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Original Article

J Liaquat Uni Med Health Sci. 2006; 5(1): 18-23


Syed Mosaddaque Iqbal and Syed Iqbal Hussain.

OBJECTIVE: To report pattern of unilateral nasal obstruction caused by sino-nasal neoplasms
seen in two teaching hospitals in Sindh, Pakistan.
DESIGN: A case series.
SETTING: Ear, Nose and Throat (ENT) departments of Jinnah Postgraduate Medical Centre, Karachi
and People’s Medical College, Nawabshah between June 1995 to June 1998.
METHODS: This study included 51 patients who presented with unilateral nasal obstruction persistantly
for more than eight weeks. A proforma was designed to note the complaints, pinpoint
the cause and look at the outcome of the treatment and prognosis. Thus, a detailed history of
patients was undertaken through clinical examination, laboratory investigations e.g. blood profile,
urine analysis, radiological (common and special) imaging, biopsy and histopathology.
RESULTS: Neoplastic lesions of the nose and paranasal sinuses were found in 51 patients. This
included 16 (31.37%) females and 35 (68.62%) males with an average age of 37 years. Benign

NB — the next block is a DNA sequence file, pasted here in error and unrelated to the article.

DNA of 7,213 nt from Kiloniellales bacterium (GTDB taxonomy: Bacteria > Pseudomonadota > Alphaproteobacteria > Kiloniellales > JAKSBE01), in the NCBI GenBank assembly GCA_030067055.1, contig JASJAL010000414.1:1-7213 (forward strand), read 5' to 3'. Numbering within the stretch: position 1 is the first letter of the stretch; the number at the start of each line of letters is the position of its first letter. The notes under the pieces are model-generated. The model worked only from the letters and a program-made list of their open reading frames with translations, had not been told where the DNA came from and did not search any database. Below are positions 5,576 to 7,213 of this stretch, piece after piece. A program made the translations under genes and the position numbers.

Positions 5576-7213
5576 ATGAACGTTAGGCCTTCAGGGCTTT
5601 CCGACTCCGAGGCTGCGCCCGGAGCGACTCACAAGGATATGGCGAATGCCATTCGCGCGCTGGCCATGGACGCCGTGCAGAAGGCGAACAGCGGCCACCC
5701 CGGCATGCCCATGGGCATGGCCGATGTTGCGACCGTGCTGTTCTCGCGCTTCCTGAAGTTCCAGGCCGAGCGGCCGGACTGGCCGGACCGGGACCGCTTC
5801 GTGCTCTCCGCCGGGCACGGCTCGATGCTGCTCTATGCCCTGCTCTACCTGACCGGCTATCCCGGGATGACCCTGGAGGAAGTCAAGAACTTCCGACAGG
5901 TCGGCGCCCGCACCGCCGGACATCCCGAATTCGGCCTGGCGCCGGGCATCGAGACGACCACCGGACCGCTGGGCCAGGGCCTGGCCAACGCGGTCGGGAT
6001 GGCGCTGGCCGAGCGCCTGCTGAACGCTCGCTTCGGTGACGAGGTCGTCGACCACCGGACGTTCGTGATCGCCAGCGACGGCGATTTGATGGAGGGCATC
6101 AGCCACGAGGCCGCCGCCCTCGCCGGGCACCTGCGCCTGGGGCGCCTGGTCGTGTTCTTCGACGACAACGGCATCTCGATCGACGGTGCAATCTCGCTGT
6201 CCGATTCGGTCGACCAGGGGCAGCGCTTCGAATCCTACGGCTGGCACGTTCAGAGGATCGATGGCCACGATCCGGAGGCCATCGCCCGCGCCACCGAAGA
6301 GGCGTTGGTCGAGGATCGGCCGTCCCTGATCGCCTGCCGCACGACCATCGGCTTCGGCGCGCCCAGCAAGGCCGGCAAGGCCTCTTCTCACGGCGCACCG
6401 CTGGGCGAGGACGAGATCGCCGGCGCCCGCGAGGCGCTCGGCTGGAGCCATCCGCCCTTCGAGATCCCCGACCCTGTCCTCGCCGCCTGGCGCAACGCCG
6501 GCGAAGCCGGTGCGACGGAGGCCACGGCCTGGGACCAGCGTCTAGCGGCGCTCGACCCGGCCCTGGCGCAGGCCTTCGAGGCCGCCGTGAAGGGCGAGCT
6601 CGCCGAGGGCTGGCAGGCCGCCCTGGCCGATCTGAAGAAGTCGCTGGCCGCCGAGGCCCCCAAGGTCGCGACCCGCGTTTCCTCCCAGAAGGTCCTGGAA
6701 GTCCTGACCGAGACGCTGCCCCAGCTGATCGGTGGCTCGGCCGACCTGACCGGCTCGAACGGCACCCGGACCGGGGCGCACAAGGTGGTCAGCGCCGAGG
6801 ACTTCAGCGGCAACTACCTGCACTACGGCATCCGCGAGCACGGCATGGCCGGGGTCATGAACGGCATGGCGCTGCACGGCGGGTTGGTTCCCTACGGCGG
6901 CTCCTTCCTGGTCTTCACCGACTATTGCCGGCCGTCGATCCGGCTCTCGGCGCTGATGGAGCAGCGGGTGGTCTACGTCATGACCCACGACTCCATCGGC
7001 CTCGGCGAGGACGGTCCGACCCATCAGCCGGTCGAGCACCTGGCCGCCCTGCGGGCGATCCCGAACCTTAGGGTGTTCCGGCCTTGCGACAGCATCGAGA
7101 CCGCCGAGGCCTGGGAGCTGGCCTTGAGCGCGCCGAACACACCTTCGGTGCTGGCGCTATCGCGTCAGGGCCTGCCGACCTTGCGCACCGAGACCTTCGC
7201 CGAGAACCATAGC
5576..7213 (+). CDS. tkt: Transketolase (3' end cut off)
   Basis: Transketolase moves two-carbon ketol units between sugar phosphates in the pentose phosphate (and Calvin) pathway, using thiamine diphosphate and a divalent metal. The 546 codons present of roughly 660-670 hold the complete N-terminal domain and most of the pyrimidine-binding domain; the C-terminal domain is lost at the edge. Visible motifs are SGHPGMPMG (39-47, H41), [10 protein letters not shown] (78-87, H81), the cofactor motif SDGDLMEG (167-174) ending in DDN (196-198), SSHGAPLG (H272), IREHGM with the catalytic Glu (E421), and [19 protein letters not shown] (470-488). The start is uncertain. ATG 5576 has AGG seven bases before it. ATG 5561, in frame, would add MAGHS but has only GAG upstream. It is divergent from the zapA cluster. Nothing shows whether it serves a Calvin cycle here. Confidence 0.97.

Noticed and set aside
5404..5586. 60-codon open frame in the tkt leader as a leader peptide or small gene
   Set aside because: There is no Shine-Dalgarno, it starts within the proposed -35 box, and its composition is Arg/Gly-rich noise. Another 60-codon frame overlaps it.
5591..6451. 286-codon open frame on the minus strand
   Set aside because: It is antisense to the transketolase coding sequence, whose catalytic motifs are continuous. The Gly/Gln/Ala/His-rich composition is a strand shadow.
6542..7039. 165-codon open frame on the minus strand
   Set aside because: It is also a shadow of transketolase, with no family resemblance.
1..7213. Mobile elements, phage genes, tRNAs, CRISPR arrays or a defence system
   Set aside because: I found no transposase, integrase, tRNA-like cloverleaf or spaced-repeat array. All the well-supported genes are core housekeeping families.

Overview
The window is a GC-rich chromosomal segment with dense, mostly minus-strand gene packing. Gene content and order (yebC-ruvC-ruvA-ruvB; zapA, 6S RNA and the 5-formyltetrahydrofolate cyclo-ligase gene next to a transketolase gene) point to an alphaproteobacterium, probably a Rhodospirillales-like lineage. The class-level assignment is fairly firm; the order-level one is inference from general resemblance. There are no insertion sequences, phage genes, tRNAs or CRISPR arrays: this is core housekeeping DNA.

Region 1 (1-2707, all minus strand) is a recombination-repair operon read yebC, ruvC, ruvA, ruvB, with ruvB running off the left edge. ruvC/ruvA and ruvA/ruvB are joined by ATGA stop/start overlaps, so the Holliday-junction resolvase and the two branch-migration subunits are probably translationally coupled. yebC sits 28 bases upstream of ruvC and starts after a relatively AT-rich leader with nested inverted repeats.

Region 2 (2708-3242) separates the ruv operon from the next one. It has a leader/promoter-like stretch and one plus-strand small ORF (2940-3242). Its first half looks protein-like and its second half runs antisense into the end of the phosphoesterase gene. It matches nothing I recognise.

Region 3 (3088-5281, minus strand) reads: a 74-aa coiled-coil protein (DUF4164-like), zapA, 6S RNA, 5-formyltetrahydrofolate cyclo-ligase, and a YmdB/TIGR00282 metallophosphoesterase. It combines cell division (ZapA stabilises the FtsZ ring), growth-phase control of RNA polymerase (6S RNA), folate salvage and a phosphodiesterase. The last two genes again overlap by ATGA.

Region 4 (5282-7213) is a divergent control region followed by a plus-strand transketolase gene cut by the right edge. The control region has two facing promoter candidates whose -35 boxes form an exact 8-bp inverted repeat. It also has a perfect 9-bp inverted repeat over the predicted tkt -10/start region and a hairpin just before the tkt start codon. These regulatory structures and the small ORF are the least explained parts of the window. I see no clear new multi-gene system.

lesions were 19 (37.25%) and 32 (62.75%) were malignant including single case of schwanoma,
two cases of squamous papilloma and three patients with fibrous dysplasia while inverted
papilloma was seen in six and nasopharyngeal angiofibroma in seven patients. Commonest malignant
lesion was squamous cell carcinoma seen in 30 (58.82%) patients. Maxillary sinus was
involved in 30 cases and 2 of them were arising from the ethmoid sinus and nasal cavity, and
were found to be adenocarcinoma. For benign lesions, wide surgical approach was adopted and
except one case of inverted papilloma which reccurred, rest were cured completely. Radical and
oncologically sound surgical resection combined with radiation therapy remained the treatment
of choice for all the malignant lesions. Local recurrence was seen in two cases. Only one patient
died after 8 months due to distant metastasis. Two patients were lost to follow up after 25
CONCLUSION: Neoplastic lesions especially the benign tumors, promptly treated via wide surgical
approach, mostly cure the lesion with negligible complication or no recurrence. Malignant
lesions of the nose and sinuses are very often diagnosed in advanced T-stages (intracranial or
intraorbital extentions) due to non-specific symptoms and have a poor overall prognosis even
in the advances in surgical techniques, radiation therapy and new chemotherapeutic agents.

Key words: Neoplasm. Nose. Sinus. Malignancy.

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